Sensory Processing Disorder (SPD)

What is sensory processing disorder?

Sensory processing disorder (SPD) is a condition that affects how your brain processes sensory information. Sensory information includes things you see, hear, smell, taste, or touch. Most often this processing disorder means that you are too sensitive to typical sensory information. But the disorder can cause the opposite effect, too. In these cases, it takes more sensory information to impact you at all.

SPD is usually associated with children. But adults also can have symptoms of SPD. For adults who have SPD, it is likely that these symptoms have existed for them since childhood. Most adults with SPD will develop coping mechanisms (ways to deal with SPD). These coping mechanisms help them fit in. They make SPD less recognizable.

There is some debate among doctors about whether SPD is a real disorder. Some doctors argue that it is not. They cite the trend to rush to a diagnosis for things that could also be explained as common behavior for young children. Some children are simply highly sensitive, they say. Some doctors also say that SPD is merely a symptom of other disorders (autism spectrum disorder, hyperactivity, attention deficit disorder, anxiety, etc.) and not a disorder itself. Other doctors believe that you may suffer from SPD without having another disorder. They say it is clear to see that some children have trouble handling regular sensory information (stimuli). For now, SPD is not recognized as an official medical diagnosis.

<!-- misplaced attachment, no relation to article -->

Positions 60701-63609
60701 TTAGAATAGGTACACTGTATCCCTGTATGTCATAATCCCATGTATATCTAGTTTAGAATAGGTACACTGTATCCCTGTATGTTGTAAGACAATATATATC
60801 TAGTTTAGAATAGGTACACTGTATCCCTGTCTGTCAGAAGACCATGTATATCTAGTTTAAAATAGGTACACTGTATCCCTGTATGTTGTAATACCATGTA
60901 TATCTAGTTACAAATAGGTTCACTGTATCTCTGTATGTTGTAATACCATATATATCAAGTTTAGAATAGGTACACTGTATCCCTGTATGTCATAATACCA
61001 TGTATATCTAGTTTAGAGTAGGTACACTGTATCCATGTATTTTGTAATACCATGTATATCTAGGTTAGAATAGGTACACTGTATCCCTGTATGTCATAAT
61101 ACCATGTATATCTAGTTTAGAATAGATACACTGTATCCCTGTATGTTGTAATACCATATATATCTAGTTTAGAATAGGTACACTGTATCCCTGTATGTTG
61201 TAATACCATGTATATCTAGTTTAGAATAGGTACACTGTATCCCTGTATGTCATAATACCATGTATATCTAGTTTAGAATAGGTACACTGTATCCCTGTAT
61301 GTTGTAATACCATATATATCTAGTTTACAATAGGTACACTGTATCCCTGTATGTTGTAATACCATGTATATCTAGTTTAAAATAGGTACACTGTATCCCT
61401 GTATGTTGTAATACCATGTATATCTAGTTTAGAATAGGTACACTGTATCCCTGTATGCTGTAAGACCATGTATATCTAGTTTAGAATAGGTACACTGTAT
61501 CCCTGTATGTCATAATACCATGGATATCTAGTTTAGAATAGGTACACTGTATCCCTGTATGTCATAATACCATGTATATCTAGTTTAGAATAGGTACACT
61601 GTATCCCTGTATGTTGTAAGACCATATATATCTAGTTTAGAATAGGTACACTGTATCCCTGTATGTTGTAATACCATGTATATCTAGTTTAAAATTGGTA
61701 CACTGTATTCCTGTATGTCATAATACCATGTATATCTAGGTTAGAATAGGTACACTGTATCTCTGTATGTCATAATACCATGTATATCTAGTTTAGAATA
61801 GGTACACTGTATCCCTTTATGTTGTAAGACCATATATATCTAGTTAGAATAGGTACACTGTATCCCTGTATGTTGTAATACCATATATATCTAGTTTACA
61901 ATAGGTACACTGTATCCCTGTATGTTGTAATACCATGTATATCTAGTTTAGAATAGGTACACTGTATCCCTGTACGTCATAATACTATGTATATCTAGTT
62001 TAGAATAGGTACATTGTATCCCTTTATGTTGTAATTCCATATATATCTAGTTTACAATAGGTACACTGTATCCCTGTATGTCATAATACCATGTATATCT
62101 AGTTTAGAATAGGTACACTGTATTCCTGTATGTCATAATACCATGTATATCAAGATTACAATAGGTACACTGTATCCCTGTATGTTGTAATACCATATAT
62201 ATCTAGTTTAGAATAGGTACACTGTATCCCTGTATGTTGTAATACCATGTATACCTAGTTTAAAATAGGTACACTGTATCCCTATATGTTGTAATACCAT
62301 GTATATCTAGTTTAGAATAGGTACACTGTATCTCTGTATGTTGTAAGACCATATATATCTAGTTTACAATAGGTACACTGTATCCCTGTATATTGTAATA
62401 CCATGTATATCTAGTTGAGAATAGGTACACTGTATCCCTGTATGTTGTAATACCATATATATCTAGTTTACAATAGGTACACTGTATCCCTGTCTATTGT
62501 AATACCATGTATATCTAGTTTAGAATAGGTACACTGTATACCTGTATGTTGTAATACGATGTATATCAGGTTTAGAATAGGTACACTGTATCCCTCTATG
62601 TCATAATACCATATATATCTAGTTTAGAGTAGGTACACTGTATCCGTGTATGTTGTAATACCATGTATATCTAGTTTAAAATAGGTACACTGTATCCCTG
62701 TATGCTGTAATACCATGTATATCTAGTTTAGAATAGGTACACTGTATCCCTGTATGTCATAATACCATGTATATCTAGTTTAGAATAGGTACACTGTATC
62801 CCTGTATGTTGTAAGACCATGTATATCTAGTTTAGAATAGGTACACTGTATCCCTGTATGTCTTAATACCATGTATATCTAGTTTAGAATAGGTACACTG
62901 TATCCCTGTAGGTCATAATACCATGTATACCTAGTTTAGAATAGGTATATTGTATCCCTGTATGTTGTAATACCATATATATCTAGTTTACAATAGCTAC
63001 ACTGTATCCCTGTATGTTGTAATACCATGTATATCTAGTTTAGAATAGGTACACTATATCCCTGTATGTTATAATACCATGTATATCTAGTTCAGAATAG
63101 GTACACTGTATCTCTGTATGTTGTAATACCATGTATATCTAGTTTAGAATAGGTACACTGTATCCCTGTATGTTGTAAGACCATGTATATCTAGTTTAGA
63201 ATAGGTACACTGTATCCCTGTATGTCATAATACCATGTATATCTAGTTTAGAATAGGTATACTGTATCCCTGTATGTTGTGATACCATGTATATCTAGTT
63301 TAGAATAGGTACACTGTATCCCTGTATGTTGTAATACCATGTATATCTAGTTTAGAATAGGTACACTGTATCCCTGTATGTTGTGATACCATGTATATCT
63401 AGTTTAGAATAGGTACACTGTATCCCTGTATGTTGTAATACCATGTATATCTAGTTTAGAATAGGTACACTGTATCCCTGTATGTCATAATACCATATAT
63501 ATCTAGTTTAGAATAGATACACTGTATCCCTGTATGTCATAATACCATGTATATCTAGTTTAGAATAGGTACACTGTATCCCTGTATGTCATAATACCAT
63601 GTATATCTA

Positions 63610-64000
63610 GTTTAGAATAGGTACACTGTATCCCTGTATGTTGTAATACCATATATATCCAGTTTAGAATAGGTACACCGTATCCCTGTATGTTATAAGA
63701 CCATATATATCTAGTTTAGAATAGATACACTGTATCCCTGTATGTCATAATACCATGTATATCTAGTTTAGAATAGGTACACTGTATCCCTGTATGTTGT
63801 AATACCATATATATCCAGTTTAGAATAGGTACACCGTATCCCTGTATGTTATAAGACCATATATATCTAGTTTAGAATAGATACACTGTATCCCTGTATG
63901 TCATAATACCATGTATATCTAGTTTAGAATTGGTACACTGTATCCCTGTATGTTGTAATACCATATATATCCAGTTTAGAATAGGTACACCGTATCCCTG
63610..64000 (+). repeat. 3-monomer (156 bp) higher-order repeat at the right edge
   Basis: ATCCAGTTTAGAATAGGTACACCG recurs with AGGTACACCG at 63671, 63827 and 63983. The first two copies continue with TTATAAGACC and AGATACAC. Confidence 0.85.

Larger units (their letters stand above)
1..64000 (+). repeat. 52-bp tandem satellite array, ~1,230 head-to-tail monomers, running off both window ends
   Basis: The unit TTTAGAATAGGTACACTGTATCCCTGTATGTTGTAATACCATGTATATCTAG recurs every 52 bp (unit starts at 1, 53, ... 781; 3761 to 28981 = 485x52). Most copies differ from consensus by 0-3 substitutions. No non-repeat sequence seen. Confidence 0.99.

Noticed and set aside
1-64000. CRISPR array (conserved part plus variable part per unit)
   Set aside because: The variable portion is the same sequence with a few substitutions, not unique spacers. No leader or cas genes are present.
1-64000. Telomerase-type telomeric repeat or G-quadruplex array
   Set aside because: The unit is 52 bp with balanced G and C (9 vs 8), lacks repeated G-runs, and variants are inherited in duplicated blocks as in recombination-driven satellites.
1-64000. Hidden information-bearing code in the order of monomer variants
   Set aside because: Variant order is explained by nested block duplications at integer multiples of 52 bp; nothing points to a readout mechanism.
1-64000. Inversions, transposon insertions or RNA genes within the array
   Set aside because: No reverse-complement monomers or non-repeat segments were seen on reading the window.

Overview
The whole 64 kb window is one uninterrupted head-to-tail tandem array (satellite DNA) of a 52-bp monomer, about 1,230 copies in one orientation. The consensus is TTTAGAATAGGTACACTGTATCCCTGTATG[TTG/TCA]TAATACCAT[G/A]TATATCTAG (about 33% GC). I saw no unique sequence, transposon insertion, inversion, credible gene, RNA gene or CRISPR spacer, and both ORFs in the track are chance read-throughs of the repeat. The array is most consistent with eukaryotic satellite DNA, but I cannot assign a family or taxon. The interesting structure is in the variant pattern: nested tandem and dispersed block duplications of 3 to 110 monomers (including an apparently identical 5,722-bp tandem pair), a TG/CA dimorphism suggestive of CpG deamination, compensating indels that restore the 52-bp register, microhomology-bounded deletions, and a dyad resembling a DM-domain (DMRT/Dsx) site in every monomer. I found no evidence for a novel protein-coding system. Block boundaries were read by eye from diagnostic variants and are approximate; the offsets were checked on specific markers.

Symptoms of sensory processing disorder

SPD can affect one sense or multiple senses. Children who have SPD may overreact to sensory input such as sounds, clothing, and food textures. Or they may underreact to sensory input. This causes them to crave more intense thrill-seeking stimuli. Some examples include jumping off tall things or swinging too high on the playground. Also, children with SPD are not always just one or the other. They can be a mixture of oversensitive and under-sensitive.

Specific symptoms of SPD may include:


  • clothing may feel scratchy or itchy
  • lights may be too bright
  • sounds may be too loud
  • soft touches may feel too hard
  • food texture may cause gagging
  • may have poor balance or seem clumsy
  • may be afraid to play on the swings
  • reacts poorly to sudden movements/touches/loud noises/bright lights
  • behavior problems.

Sometimes these symptoms are linked to poor motor skills, as well. Your child may have trouble holding a pencil or scissors. He or she may have trouble climbing stairs or have low muscle tone. He or she also may have language delays.

In an older child, these symptoms may undermine his or her self-confidence. They may lead to social isolation. They may even lead to depression.

Under-sensitive (sensory-seeking)